One of the most loved breeds across the globe, Labrador Retrievers are known for their deep desire for food. Having an ample amount of protein in their diet is necessary for making them feel full. At PetsWorld we stock the most fitting diet for your Labradors to help them stay healthy and strong.
Puppy Labradors love to eat, so feeding them a balanced diet supports a healthy weight in them. Having essential fatty acids like Omega 3 and Omega 6 in the food keeps a healthy skin and a radiant coat. Royal Canin Junior Labrador, Orijen Puppy Large Breed, Hills Science Diet Puppy Large and Arden Grange Puppy Junior Large Breed meet the complete nutritional requirements of a Labrador Puppy.
Adult Labradors exhibit a high energy level, therefore feeding them a diet having a healthy amount of carbs gives them a sufficient amount of energy. In order to keep their bones and joints in strong condition, minerals like calcium and phosphorus are necessary for their diet.
Senior Labradors who will have a decline in physical activity may show weight gain. For this, a diet that has a low-calorie level suits them the best. Pedigree Senior Adult Dog Food, Orijen Senior Dog Food and Fidele Light and Senior are some of the best diets to keep Senior Labradors healthy and fit.
For newborn Labradors, only mother’s milk should be given until two months. If not available, you can consider buying a good baby dog milk for them. Newborn pups can be fed this milk every 2-3 hours. Puppy Labradors above two months would need 50-50 grams of food four times a day. Grown-up labradors can be given 400 grams in a whole day divided into two meals. As senior labs would be mostly inactive, they can be given 300-350 grams of food per day divided into two meals.
Yes, they can. Eggs are an excellent source of protein and other essential fatty acids that builds strength and muscle mass in the Labradors. You can give them eggs in either boiled or cooked form and they will eat it with great zeal.
There are three recognized colours of Labradors; black, chocolate and yellow. However, you can still find labradors having white, silver and red coats due to the genetic variations. The rare silver colour of labs is trending nowadays as the dogs look quite magnificent in it.
Labradors are probably one of the best dogs who do great with children. Their patience and playfulness are the main reasons for it. However, one should be vigilant of their over-enthusiastic behaviour. They often jump on people when they are excited, and this can get risky with little kids. Train your labradors at a very young age for managing this behaviour.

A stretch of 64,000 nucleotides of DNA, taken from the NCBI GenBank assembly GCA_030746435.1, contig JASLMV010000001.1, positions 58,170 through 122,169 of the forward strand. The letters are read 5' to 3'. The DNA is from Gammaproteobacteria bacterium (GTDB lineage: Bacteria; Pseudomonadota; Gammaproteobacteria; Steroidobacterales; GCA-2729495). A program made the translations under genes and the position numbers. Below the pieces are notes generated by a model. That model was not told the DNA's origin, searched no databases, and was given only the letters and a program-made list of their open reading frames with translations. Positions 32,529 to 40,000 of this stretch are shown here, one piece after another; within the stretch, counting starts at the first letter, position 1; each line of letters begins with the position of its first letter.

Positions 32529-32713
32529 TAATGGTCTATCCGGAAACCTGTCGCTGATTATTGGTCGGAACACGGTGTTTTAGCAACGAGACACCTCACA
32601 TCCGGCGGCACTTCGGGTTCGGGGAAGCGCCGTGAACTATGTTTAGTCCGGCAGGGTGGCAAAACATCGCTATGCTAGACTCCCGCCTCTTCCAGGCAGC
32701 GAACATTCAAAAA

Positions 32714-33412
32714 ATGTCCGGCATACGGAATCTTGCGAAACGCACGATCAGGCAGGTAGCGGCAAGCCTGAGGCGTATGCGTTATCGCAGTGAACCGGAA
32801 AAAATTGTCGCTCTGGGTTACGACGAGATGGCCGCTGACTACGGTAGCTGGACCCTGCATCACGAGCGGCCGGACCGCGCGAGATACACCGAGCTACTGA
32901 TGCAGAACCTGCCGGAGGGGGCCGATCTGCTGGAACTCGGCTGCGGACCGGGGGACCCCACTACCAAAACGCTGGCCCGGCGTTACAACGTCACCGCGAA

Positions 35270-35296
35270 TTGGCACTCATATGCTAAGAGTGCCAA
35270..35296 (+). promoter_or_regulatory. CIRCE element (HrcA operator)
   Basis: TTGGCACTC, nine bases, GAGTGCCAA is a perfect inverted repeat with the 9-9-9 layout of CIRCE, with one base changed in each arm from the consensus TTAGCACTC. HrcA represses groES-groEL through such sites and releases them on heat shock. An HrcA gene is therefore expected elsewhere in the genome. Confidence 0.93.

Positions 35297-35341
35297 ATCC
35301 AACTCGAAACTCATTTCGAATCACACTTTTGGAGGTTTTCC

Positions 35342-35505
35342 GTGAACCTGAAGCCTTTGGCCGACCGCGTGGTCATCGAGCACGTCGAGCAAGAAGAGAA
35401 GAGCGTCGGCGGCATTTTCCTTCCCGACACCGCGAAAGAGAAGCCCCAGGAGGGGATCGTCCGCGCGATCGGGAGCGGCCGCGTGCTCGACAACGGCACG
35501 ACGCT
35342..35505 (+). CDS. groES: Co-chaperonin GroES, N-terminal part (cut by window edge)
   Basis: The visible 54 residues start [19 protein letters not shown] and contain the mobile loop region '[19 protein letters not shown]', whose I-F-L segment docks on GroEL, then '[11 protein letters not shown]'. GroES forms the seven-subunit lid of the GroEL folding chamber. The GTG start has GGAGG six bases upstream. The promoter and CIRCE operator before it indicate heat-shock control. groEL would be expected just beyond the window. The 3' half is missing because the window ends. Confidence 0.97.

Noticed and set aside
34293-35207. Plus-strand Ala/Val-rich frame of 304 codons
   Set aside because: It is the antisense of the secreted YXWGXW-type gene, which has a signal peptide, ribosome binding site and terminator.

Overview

Majority of labradors are too friendly and extroverted to be good guard dogs. However, they can be great ‘watchdogs’ as most of them would alert their owners at the slightest hint of suspicion. One should note that unlike a guard dog, a watchdog only makes their owners aware of the threat and not physically deal with the situation as a guard dog does.
From a temperament perspective, you shall only find a little difference between them. Females are more independent and quick learners than their male counterparts. Males are enthusiastic and would be animated most of the times. Both of them make great pets, nevertheless.
The ideal age to bring a lab puppy home is when they are around 2 months. 7 weeks is the minimum age, and no reputable breeder would allow you to take the pup home before that. Puppies learn valuable lessons from their mother and littler mates, like bite inhibition and what is right and wrong. Without these traits, they would have behavioural problem later-on in their lives.
Lifespan is something that differs from dogs to dogs, yet one can expect a healthy labrador to live around 10-13 years. Keeping the activity up and the weights off are the key things that promote longevity in labs. Feed them with some high-quality dog foods to keep them healthy and happy.
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